Virgen con el Niño Vigin with Child), ca. 1660-1665. Author:  Bartolomé Esteban Murillo (Sevilla, 1617-Cádiz, 1682). Property: Colección Masaveu. © of the reproduction photography:  María Cristina Masaveu Peterson Foundation,2013. Author of the photography: Marcos Morilla.


Organised by: Fundación Museo Picasso Málaga. Legado Paul, Christine y Bernard Ruiz-Picasso.
Curator Ricardo Tenorio.
Art work of Masaveu Collection loaned for exhibition: Virgen con el Niño, ca. 1660-1650. Author: Bartolomé Esteban Murillo.

Picasso’s South. Andalusian References was an exhibition of the Picasso Museum Málaga which surveyed the history of Spanish art by showing works by Picasso alongside invaluable archaeological pieces and paintings by great masters like Zurbarán, Velázquez, Goya, María Blanchard and Juan Gris, among others, in an ambitious exhibition which encompassed everything from Iberian art to classical antiquity, ending in modernity and its contemporaries. The exhibition traced Picasso’s intellectual journey from south to north, drawing from the symbolic patrimony of his land to somehow return to the origin, and it emphasised the profound mark that Mediterranean culture left on his works, associating this artist from Málaga with Spain’s historical-artistic heritage, with which he was on familiar terms.

The objective of Picasso’s South. Andalusian References was an exemplary show of how the visual nature of Picasso’s works is marked by features and qualities like austerity and disbelief related to the collective memory of this country. These features are palpable in his artistic heritage and present in the affective expressions of the peoples who for many centuries have artistically constructed a cultural identity which, in the specific case of Andalusia, is the clear crucible of three cultures.

This exhibition brought together approximately 200 works of art including paintings, sculptures, drawings and graphic works by Pablo Picasso along with a significant group of archaeological vestiges from the Iberian and Phoenician cultures and from the Greco-Roman period. It also included paintings, engravings and polychrome sculptures by great masters like El Greco, Sánchez Cotán, van der Hamen, Zurbarán, Velázquez, Alonso Cano, Antonio de Pereda, Murillo, Camprobín, Juan de Zurbarán, Pedro de Mena, Meléndez, Goya, María Blanchard, Juan Gris, Moreno Villa, Manuel Ángeles Ortiz and Ismael González de la Serna. Picasso’s South. Andalusian References examined topics that are part of Picasso’s iconography, such as the ritual of bullfighting, the still life, death and motherhood, shedding light on different aspects of his notable identification with and novel interpretation of Spain’s artistic heritage.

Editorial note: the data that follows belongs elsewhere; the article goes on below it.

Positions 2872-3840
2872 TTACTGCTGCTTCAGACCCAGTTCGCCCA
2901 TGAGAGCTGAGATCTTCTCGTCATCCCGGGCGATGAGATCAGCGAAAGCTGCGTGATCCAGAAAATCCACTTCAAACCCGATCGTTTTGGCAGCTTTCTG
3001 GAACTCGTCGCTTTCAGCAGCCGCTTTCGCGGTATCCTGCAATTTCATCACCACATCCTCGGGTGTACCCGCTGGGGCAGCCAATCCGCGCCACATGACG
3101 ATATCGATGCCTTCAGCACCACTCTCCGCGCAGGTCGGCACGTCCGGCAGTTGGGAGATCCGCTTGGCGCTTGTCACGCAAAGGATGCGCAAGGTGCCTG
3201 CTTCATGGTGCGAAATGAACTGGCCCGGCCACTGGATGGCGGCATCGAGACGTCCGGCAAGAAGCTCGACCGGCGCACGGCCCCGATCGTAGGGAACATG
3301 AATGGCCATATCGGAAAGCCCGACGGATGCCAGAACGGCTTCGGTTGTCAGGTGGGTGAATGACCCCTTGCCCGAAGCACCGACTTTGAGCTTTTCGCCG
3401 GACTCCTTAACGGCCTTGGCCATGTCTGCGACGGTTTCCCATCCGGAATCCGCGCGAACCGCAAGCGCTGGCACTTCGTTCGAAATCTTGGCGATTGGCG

Bartolome Esteban Murillo is one of the greatest names in Spanish painting in the Modern Age. Belonging to the second generation of masters of the Baroque, his success was essentially grounded upon his personal treatment of religious themes,in which he fused Italian and Flemish elements with the Spanish tradition.

The painting Virgin with Child, also known as The Masaveu Madonna, is a wonderful paradigm of his oeuvre. Painted in his early adulthood, it is a work boasting felicitous simplicity and unique appeal, based on the composure of the people, who are directly illuminated, along with their mild gestures and the profound colour of the Virgin’s clothing. In this compact group, a sense of severity prevails mixed with the tenderness and the direct gaze at the viewer by the Madonna and Christ Child.

The painting, the circumstances of whose creation are unknown, became quite famous, as up to a dozen copies and versions of it have been located, for which the Masaveu canvas served as the original model.


Museo Picasso Málaga
9 October, 2018 to 3 February, 2019